A few weeks ago, we went on a very fun ferry ride to celebrate Ferry to Cooperation Island. Thanks to the efforts of the Jamestown-Newport Ferry Company, 12 people left the dock on Katherine for a special tour of Narragansett Bay. First we headed south down East Passage and, just before Horsehead, saw some of the white-striped rocks that Courtney (a Chesapeake native) spots on her way into Brenton Island’s main harbor. Next, we waved out to sea toward where Brenton Island should be. (My favorite passenger swore she saw the island.) And then we headed into Newport Harbor, ending up right at the docks where the fictional ferry to Cooperation Island lands. Along the way, I was able to explain to any passenger who cared how the ferry we were onboard was different from the Homer S. Morgan.
But the most memorable (and well-captured) part of our cruise was completely unplanned. As we were crossing the Bay again to return to Jamestown, sun setting and southwest wind still strong, Paul (who’d signed on as official bookseller for the evening) and Captain Burt spotted a Laser drifting downwind with the sail blowing like a flag. When the sailor was asked if he needed help, he said he’d already tried to reattach the sail to the boom but couldn’t do it without capsizing. With Paul directing, the Laser was safely brought alongside the ferry long enough to retie the knot that had come undone. Then “Chad” sailed off toward the harbor again, taking time for a wave and a thank you to his unexpected rescuers. (Thanks to Jane Gilgun for capturing the entire rescue on video.)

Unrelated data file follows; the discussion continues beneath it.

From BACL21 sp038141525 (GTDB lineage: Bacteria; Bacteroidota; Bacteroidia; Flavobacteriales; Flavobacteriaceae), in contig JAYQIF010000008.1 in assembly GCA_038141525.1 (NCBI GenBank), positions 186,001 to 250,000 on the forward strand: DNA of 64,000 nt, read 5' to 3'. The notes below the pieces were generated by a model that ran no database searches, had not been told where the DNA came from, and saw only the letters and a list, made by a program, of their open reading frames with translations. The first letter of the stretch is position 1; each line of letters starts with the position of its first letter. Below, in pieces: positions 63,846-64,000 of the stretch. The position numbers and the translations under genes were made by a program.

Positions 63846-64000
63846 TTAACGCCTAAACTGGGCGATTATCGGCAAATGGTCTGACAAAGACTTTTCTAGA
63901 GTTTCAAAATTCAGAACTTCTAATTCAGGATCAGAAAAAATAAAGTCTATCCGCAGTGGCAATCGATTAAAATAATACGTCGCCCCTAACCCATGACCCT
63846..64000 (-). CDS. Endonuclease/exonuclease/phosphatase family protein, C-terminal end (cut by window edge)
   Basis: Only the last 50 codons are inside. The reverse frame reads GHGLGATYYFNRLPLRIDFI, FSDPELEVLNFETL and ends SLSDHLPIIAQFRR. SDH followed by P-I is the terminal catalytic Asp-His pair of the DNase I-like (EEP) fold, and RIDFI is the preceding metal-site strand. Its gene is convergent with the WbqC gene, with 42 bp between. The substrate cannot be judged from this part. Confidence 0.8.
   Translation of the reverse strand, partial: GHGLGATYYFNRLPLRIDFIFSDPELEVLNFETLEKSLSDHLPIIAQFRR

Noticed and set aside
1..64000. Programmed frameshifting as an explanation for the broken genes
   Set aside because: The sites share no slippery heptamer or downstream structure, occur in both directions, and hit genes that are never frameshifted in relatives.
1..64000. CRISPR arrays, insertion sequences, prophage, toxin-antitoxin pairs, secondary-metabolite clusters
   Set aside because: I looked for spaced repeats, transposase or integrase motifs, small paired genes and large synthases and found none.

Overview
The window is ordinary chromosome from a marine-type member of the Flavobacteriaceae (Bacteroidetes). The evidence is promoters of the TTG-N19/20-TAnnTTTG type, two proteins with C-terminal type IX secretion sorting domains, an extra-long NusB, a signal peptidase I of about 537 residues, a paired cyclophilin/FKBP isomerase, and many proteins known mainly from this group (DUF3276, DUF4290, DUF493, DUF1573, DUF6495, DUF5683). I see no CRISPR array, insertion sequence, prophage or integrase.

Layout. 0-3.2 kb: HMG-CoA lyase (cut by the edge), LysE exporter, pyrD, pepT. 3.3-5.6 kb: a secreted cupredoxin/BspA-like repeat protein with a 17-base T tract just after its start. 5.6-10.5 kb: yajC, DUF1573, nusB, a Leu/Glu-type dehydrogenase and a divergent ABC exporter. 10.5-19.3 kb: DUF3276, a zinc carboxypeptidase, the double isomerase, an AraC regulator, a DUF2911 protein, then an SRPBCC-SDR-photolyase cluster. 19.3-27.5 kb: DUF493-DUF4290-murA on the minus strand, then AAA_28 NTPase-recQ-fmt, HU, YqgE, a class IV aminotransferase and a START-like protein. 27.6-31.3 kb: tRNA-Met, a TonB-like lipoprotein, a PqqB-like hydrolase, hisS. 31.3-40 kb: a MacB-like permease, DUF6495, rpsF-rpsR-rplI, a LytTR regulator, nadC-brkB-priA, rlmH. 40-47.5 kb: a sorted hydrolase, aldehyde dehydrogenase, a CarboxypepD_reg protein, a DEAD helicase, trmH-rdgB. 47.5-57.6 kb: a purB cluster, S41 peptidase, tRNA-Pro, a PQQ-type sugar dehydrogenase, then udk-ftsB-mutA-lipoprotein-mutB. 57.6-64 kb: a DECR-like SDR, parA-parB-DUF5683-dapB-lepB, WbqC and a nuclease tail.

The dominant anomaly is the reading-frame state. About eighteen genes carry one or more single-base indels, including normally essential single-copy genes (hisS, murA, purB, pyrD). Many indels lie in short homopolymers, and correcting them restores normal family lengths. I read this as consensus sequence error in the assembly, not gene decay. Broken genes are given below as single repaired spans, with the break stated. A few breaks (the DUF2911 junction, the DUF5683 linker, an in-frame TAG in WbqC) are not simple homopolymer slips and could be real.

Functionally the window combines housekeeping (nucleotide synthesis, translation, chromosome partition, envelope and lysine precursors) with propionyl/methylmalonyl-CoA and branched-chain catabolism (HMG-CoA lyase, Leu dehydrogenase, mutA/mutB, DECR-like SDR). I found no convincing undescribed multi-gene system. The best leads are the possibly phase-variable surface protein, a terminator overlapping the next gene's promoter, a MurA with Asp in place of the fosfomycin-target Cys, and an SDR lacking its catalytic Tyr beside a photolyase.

Angel in the details
Though there’s a long list of potential seamanship lessons here, I’m going to focus instead on the writing lesson I learned (again) about creating characters who are true to life: chosen well, one key detail is the best way to establish personality. I’m definitely jumping to conclusions about Chad, but it seemed like he was just waiting to be rescued rather than taking any initiative to find his own way to safety. And here’s why I was so convinced of that: despite the danger of drifting downwind as darkness fell, he never shut off the music playing through a bluetooth speaker in his cockpit.
(He also didn’t seem at all concerned about the knot-tying skills of a bunch of random ferry passengers, but that’s another topic altogether.)
Watch the video, and then let me know if you jump to the same conclusion I did (or would focus on a different detail). Meanwhile, thanks to the Jamestown-Newport ferry for a very fun evening, and I’ll let you know when we get another chance to join them for a ferry ride!
Read more about the Brenton Island Ferry Company